IgG antibodies from FM patients were injected into mice and reactions to pain compared to healthy controls. There was significant increase in both pain and pressure after the IgG injection. Onset was rapid. This showed that the sensory profile from the patient can be transferred to the mouse. Pain threshold increased and sensitivity increased markedly also. A similar experiment was done using thigh pressure – tactile allodynia resulted. And further tests were done conclusively on dissected skin. The Fibromyalgia syndrome IgG sensitizes nociceptors.
The conclusion was that fibromyalgia is caused by autoantibodies, and there is sensitisation of nociceptors.
Treatment should include coping strategies and gentle exercise. They will now look for novel mechanism-based therapies.
Dr Jesper Mehlsen (Copenhagen, Denmark) had looked at the characteristics and pathophysiological changes in a large cohort of Danish ME/CFS patients. A number of patients developed many symptoms after HPV immunisation. They were diagnosed initially as suffering from POTS and ME/CFS. There were 845 patients with possible side effects from this vaccine.
The age group was 16-26 years and they had multiple symptoms. 80% fulfilled the IOM criteria for a diagnosis of ME/CFS.
Using the autonomic symptom questionnaire (Compass 31) there was a high level of severe autonomic symptoms. Measurements of mental and physical fatigue were as severe as in MS, and worse than post-stroke patients. Looking at autoantibodies, 59% were positive, and these are not usually present below the age of 14. They also looked at the autoantibodies involved in cardiovascular regulation. Many patients had an active stand test. Beta-blockers did reduce heart rate. One patient however using an asthma spray fainted due to very low BP.
The findings of autoimmunity in these patients may represent molecular mimicry or bystander activation via cytokines.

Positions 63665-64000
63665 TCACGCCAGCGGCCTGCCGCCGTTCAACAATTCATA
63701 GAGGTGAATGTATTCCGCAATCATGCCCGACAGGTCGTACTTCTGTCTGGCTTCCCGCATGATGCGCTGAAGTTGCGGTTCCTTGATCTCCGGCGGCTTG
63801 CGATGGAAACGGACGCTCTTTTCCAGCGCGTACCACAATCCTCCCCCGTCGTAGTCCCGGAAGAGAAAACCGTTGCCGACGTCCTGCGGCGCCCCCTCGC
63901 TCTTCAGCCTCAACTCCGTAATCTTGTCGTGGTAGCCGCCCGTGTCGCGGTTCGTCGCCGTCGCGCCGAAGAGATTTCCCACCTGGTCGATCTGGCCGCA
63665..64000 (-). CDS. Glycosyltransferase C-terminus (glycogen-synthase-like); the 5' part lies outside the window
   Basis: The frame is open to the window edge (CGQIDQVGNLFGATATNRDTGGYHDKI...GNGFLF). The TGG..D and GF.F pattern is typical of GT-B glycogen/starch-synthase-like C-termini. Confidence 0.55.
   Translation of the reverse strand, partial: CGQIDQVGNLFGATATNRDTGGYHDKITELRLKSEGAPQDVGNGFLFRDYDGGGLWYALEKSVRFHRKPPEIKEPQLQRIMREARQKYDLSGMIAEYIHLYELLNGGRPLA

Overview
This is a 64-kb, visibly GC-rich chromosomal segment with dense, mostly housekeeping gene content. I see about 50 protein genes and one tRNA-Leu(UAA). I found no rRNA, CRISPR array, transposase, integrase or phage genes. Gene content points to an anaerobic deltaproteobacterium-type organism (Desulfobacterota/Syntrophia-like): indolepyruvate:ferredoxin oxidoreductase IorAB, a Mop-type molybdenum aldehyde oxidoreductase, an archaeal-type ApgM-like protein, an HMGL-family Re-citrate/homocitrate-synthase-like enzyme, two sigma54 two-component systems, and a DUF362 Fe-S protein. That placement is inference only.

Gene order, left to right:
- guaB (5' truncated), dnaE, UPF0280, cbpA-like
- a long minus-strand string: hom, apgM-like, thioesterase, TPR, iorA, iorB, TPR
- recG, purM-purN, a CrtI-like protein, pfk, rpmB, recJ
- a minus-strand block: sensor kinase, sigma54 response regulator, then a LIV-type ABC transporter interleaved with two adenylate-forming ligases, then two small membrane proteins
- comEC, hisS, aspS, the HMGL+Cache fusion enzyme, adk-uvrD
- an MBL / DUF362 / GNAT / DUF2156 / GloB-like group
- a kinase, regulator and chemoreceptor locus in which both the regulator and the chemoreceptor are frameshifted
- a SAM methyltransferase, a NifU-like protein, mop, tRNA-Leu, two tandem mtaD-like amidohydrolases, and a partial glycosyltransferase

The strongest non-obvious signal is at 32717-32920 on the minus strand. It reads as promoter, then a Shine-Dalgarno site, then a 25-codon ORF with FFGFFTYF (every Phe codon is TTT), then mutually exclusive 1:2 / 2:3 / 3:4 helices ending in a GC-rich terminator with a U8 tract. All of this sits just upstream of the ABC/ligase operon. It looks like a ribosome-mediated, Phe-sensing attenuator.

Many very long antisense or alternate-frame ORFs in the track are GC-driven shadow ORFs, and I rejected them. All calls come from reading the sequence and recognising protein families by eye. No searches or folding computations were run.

In conclusion, 1 per 1000 patients receiving the vaccine developed serious adverse events resembling ME/CFS. It is likely an autoimmune reaction directed against the autonomic nervous system. These findings will be useful for future research and treatment.
After lunch tributes were paid to Anne Ortegren, who died last year and Prof Jonas Blomberg who died suddenly a few months ago.
Prof Stuart Bevan (London, UK) gave the Anne Örtegren Memorial Lecture on Pain and ME/CFS. He specialises in Pain Management. He listed the symptoms in ME/CFS many of which are neurological. He defined pain and said that pain can be good when it acts as a warning. Chronic pain is defined as pain which lasts for longer than 3 months. It may be due to a disease in its own right (e.g. fibromyalgia) or secondary to another disease. He described the pain pathway, and also described the range of drugs for conventional pain management.
He made the point that less than 30% patients with chronic pain get more than 30% of relief.
He described the mechanism of neuropathic pain in detail:
1. The initial “lesion” may be varied and cause damage
Neurological origins of pain were then discussed at all levels. The key changes driving pain maybe central or peripheral – there is no real consensus on this. The pain changes to secondary sensitivity. Central sensitisation then amplifies the perceptual input.
In inflammatory pain, cytokines are involved. The immune system and the nervous system talk to each other. The position of cytokines is unclear, but there may be receptors on the nerve fibres. There are lessons to be learnt from CRPS. This is usually triggered by injury. Intense pain may follow often for years. It is usually confined to the limb or other area of injury. There may be skin and temperature changes, and sometimes swelling.
Then ensued discussion as to whether chronic pain is an autoimmune condition. One study has shown that by plasma exchange – using healthy plasma, when pain can be reduced in 30 out of 33 subjects. Much of the plasma exchange works fine in mice.
Fibromyalgia and ME/CFS have so many similar symptoms, that further research in these areas particularly in the area of autoimmunity is warranted.
Potassium channel antibodies were then discussed, these are clustered in the nervous system. They are associated with some proteins, and autoantibodies combine with these. The potassium channel complexes: LGI1 and CASPR2 can be associated with many symptoms.
CASPR2 is associated with pain in 50% of patients.
Future pain treatments were considered. These can include immunotherapy, corticosteroids, IV immunoglobulin exchange, immunoadsorption, and cyclophosphamide and rituximab (for which there is little data).
Treatment mechanisms for both FM and ME/CFS need to be considered. The pain in ME/CFS may not necessarily be “central” but is often widespread. There are variable symptoms therefore likely to be variable mechanisms. The approaches being used in CRPS and FM can and should be used in ME/CFS.